PMHD coaches community on breast cancer awareness
BRAWLEY — For the many who visited the Pioneers Memorial Healthcare District auditorium Thursday they were astounded by the latest options for breast cancer care.
“Real Superheroes wear Pink” is the second annual breast cancer awareness event put on by the radiology department with six outside agencies to inform women as well as men of resources available in Imperial Valley noted Patty Enders, PMHD radiologist/technologist.
“We’re promoting our new digital tomosynthesis mammogram machine,” said Enders. “It provides a three dimensional (3D) image of the breast that makes the radiologist job of detecting breast cancer earlier much easier.”
The 3D Tomo arrives later this fall and will be the only one in the county. It provides images in slices from many angles that will be easier to find abnormalities. Joel Birdsong, PMHD radiology education coordinator, noted approximately 250,000 women in the U.S. will be diagnosed along with 2,500 men of breast cancer in the next year. Similar to all cancers, the earlier it is detected, the easier it is to treat.
“By getting a mammogram you can detect cancer two years before a doctor’s physical or self-exam, so you eliminate the possibility of cancer growing or spreading,” he said. “Women who have their first menstrual cycle before 12 or menopause after 55 are at higher risk, but the biggest risk is genetics. There are lots of resources out there to detect early. That’s why over three million women are alive now who had breast cancer.”
Demonstrating the proper way to conduct a self-exam on a model was Sara Cruz, office manager for Imperial Valley Cancer Support Center, one of several partnering agencies.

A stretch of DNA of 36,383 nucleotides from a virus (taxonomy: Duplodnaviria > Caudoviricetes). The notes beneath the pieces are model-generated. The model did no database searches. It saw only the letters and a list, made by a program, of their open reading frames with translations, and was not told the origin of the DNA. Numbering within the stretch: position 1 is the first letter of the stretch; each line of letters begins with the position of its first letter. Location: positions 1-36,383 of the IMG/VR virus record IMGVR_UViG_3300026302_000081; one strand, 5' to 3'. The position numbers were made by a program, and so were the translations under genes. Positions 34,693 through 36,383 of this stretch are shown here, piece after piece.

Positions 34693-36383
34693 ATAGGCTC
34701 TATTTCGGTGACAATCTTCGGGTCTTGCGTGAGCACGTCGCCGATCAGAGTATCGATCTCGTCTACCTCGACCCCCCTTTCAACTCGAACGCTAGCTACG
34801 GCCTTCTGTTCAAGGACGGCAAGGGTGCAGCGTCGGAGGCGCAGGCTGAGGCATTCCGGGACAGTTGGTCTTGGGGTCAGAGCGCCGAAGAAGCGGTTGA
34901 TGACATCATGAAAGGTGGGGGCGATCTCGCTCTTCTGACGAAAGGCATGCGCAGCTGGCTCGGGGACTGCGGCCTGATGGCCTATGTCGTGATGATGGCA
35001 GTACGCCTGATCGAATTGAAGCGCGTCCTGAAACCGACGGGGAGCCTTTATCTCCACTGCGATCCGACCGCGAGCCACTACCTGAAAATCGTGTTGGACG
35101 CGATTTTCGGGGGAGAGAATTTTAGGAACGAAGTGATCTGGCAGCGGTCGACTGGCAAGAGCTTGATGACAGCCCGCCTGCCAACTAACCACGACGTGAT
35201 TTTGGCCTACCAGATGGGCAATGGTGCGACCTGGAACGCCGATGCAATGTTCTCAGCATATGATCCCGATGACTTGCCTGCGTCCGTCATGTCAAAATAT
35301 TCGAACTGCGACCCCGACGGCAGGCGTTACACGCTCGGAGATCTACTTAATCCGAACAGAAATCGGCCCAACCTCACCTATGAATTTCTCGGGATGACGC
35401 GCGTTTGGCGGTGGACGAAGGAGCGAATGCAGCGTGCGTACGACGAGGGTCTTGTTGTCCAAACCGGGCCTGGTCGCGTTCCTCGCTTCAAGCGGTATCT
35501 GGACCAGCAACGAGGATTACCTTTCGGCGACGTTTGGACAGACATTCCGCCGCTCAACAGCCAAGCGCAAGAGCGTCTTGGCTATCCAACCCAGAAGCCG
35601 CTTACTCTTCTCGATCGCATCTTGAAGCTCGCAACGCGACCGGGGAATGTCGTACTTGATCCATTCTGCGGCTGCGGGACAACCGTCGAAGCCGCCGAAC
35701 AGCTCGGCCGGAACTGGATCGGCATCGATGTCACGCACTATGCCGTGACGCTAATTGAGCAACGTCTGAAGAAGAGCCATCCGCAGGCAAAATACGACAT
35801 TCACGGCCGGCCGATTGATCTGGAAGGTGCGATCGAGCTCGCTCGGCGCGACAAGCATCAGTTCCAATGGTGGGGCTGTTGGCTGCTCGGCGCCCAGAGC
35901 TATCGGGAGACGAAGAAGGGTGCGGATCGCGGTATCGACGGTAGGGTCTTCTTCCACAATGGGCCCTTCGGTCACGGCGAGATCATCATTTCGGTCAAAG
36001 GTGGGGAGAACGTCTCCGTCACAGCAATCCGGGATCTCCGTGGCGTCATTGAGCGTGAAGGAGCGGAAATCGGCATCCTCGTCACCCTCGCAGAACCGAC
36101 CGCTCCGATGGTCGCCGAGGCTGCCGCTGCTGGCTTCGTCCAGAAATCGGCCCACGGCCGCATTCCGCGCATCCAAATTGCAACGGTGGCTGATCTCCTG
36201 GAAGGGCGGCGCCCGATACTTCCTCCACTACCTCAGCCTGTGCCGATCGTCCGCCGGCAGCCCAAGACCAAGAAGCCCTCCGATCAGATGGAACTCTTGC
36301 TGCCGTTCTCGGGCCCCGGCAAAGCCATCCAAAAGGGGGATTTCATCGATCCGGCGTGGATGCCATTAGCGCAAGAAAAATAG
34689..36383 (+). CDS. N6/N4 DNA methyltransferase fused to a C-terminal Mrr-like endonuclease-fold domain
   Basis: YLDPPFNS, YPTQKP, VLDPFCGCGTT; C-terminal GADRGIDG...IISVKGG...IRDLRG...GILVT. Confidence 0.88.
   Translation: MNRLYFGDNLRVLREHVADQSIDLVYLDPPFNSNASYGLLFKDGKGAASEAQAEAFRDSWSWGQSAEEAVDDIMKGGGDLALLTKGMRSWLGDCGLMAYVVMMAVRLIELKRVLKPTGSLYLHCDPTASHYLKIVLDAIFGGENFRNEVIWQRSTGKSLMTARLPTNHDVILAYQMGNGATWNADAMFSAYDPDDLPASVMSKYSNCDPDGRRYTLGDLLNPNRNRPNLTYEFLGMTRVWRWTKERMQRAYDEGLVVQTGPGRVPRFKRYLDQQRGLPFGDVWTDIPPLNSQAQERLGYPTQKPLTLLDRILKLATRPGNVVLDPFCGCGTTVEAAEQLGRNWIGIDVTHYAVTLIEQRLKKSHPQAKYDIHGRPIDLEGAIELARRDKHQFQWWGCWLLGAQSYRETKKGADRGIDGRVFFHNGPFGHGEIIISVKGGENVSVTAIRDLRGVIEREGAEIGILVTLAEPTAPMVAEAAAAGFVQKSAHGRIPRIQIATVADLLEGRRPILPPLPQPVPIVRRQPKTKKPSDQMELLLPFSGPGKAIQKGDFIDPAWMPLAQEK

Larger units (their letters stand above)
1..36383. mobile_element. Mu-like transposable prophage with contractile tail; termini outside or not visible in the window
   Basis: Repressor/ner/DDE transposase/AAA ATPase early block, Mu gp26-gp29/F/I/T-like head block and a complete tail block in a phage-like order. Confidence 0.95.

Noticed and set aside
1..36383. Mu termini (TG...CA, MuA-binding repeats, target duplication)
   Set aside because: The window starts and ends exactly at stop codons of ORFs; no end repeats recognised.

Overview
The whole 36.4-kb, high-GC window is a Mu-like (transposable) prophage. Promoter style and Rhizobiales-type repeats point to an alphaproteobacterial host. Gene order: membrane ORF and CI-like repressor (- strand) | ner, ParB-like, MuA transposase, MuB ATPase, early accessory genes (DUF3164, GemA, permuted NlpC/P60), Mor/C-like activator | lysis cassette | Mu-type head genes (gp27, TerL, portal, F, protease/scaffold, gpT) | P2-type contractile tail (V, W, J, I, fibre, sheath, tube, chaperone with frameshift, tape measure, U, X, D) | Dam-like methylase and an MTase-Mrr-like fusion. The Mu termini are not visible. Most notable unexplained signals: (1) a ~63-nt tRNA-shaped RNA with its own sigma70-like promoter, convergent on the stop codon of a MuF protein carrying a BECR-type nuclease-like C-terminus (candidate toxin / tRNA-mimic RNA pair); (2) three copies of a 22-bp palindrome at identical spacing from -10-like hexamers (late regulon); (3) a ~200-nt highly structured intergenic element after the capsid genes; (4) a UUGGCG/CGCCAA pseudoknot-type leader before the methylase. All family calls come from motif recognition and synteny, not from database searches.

Monthly self-exams should begin in the 20s and women should check for any changes in color, abnormal swelling or signs of indentation, and then check with a doctor. A tumor 2 centimeters or larger can be detected by self-exam, but ones just a centimeter or smaller need a mammogram. “It’s important to keep up with preventive measures,” said Cruz. “Our center provides support groups as well as breast mastectomy products for the uninsured. We’ll help them navigate through their cancer journey to find the appropriate organizations to help cope with illness.”
Taking in the finer points of self-exams were Carmen Rodriguez and Linda Floyd, RNs who want to pass information on to their cancer patients. Floyd’s mother is a breast cancer survivor, and it was prompt detection that saved her.
“She was in her 40s at the time, and now she’s in her 70s, so breast cancer is not a death sentence,” she said.
At the Cancer Resource Center of the Desert table, Melissa Lizarraga, assistant director talked about Metastatic Breast Cancer Day, occurring today for their clients. MBC is stage four that has spread to other organs, and there is no cure, so patients take medication for the remainder of life. “Don’t’ be scared to become informed about how to care for your own body,” she said. “See a doctor early and be certain to ask questions to help you progress through treatment.”
Scheduling a mammogram appointment at the event was Enriqueta De La Torre, an RN in the Pre-operative Surgery Department. As a PMHD employee, she enjoyed the convenience of getting an appointment without a doctor’s order yet have results sent to her primary care physician. And she’s excited about the high-tech capabilities of the 3D Tomo.
“It’s important to schedule a mammogram since health care workers tend to procrastinate,” she said. “As soon as they find any little bump, they can take care of it.”
Enriqueta De La Torre (left) sets a mammogram appointment at the Real Superheroes wear Pink cancer awareness event at Pioneers Memorial Healthcare District on Thursday.
Joel Birdsong (left) of PMHD at the Real Superheroes wear Pink breast cancer awareness event on Thursday.